(4) The Lease Disposal Fee. It would almost be funny if it weren’t so deceptive. The bank is charging you an extra fee for leasing you the car and then hitting you again for taking the car back. They certainly incur a cost for doing the lease and for taking the lease back, but his is called business overhead expense and should be included in their price which is your lease payment. The motive behind all of this, of course, is the same motive behind the dealer fee…it allows the “illusion” of a lower price than you are actually paying.

(5) Higher Insurance Costs. Typically you are required by the bank or leasing company to carry more insurance on their lease car than you might normally buy if you purchased your car. Furthermore, the cost of the insurance is simply higher on lease cars. That may be because insurance companies know that people are not as careful driving a lease car [belonging to the bank] than they are their own car.

(6) Higher Credit Requirements. Another reason dealers advertise lease payments is that most of those who respond to the ad cannot qualify to lease a car and the dealer then tries to sell them the same car. Of course the payments are much higher, but the dealer accomplished his purpose…”he got you in the door”. If you have a Beacon score below 720, which most people do, you can forget about leasing that car for advertised payment. You may be able to lease it at a higher payment if you have a 680+ Beacon, but many people don’t and cannot lease a car at all.

(7) You mighty not get the Electric Vehicle Tax Credit. The IRS offers a tax incentive to buy an electric or hybrid car (this limited to a certain number of vehicles, so please check ahead to see if the electric or hybrid vehicle qualifies).  If you lease a hybrid instead of buying, the tax incentive does not go to you; it goes to the leasing company because they are the legal owner of the car. The leasing company may pass this along to you in the form of a lower leaser payment, but maybe not. Make sure to ask your dealer if the savings are being passed along to you if you're leasing an electrified vehicle.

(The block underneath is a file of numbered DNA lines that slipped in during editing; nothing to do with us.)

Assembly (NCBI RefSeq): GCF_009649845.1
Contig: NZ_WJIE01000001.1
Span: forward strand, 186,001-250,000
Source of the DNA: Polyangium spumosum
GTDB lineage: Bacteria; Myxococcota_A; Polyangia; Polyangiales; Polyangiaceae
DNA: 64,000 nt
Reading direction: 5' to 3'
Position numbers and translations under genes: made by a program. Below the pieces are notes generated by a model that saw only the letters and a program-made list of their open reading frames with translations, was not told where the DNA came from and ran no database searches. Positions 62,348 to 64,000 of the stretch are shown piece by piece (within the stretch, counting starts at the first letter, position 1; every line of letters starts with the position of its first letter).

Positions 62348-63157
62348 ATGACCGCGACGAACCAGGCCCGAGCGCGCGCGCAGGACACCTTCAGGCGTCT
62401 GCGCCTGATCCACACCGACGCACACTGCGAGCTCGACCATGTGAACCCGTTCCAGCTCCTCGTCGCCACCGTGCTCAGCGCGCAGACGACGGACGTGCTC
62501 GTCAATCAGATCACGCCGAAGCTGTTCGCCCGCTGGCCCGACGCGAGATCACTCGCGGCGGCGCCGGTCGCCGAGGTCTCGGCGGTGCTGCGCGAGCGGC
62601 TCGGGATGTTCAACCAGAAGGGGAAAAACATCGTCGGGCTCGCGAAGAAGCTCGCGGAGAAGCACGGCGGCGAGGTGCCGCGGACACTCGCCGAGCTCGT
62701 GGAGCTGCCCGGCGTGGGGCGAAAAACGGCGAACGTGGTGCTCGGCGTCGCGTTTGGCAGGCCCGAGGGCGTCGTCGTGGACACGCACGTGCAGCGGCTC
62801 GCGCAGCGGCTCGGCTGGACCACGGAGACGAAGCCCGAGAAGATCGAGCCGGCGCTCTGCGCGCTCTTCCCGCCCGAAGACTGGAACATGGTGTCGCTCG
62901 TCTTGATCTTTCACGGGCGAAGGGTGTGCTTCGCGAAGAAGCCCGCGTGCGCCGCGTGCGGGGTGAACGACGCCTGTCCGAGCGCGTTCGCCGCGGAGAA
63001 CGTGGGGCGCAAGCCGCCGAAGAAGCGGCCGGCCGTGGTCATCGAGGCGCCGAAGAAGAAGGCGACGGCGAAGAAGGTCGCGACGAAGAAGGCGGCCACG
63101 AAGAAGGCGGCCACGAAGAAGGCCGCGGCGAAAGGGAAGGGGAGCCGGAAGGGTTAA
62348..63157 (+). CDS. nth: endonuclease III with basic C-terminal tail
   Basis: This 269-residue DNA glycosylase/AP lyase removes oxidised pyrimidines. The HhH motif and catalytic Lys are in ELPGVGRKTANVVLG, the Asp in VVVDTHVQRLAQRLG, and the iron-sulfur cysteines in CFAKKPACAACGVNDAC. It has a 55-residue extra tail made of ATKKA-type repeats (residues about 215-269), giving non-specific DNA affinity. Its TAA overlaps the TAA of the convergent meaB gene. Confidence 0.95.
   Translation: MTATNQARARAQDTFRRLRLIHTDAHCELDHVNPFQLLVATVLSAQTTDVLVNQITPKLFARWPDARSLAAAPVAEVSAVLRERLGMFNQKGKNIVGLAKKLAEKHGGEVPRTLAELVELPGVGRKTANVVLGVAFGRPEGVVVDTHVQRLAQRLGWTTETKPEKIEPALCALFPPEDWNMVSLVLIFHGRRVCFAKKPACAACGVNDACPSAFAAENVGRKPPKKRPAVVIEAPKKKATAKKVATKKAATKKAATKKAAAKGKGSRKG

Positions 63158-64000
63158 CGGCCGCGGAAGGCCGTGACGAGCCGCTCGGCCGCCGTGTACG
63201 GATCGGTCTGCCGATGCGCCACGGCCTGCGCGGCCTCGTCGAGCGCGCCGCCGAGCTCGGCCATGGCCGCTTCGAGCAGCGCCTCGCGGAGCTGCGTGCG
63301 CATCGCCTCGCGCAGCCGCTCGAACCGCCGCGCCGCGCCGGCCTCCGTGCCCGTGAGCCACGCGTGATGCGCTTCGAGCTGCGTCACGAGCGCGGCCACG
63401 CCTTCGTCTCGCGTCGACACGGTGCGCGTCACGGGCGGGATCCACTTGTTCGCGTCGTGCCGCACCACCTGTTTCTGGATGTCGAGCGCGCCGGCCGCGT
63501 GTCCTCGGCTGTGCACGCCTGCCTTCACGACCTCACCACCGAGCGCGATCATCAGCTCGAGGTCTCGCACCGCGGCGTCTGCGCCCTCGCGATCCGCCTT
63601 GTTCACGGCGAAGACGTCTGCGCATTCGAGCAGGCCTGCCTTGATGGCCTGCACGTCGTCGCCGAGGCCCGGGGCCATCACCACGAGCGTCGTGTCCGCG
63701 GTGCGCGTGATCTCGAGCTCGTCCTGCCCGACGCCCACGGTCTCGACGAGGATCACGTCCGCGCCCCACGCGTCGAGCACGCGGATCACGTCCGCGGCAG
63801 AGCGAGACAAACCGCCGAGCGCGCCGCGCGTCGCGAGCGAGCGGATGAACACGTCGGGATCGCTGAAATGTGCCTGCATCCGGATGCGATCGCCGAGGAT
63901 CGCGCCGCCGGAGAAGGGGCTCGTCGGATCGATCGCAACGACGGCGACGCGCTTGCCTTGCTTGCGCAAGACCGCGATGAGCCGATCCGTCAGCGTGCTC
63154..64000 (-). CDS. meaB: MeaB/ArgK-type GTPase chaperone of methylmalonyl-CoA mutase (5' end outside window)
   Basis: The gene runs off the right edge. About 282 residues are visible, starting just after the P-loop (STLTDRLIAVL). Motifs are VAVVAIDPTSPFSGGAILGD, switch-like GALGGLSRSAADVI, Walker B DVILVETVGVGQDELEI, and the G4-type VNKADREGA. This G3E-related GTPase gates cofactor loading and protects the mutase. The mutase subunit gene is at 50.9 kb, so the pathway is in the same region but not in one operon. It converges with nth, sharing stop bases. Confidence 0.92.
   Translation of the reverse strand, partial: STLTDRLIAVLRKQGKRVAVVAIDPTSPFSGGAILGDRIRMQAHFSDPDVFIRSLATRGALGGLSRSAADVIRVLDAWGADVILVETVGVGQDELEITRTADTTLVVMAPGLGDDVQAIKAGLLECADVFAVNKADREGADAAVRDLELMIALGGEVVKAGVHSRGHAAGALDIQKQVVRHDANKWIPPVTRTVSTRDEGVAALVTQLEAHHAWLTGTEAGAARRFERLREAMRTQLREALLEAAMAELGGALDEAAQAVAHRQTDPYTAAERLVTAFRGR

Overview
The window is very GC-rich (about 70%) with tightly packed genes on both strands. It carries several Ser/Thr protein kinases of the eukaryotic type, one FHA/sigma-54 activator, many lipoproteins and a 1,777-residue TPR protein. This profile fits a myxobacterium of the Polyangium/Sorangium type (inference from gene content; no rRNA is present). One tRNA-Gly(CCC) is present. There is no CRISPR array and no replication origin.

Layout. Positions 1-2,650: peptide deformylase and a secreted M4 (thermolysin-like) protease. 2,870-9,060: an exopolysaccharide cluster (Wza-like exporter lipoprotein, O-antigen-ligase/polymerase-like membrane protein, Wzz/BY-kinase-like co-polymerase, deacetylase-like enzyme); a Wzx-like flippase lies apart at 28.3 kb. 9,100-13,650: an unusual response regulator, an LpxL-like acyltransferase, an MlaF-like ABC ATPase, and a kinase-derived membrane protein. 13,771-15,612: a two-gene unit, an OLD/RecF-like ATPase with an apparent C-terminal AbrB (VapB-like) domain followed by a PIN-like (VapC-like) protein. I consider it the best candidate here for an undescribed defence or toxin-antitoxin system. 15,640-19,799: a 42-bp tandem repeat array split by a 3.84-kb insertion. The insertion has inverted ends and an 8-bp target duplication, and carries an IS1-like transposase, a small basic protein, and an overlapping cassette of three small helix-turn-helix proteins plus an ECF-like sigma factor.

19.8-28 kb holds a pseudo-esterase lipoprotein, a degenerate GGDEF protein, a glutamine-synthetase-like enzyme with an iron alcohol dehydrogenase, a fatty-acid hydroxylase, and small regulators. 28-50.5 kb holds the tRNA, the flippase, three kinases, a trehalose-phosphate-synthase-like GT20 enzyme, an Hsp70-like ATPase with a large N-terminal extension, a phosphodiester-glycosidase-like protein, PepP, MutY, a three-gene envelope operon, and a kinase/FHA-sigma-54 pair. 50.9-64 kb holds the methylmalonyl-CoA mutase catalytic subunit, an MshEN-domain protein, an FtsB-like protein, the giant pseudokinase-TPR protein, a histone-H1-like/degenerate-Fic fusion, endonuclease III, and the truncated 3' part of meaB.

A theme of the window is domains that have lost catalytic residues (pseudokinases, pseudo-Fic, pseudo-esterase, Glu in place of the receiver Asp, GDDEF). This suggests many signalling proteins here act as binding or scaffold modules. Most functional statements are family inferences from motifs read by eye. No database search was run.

(8) No Tax Advantage to Leasing. This is not really a “booby trap” but a lot of people lease cars thinking they can write of the lease payment faster than they can depreciate a car if they buy it. This is not so. Check with your accountant.

The only real advantage I see to leasing over buying is protecting yourself against, or even taking advantage of, unexpected depreciation of the vehicle. When a bank or leasing company establishes a lease payment for a particular model car, the single biggest variable is what that car is going to be worth at the end of the lease. They can’t know and they have to guess. If they guess high and the car is worth a lot less at the end of the lease, you have no obligation and the bank suffers a big loss when they sell it at the auction. This happens more often than you might think. If you had bought the car, you would be the one to worry about the expectedly low trade-in value when you bought your next car. On the other hand if the bank guesses that the value of your lease car is lower than what the market value really is, you have an option to purchase that car at this low price. Even if you don’t want to keep the car, you can buy the car at this below market option price, sell it to the dealer for the true higher value, and pocket the difference.

Monday, October 22, 2018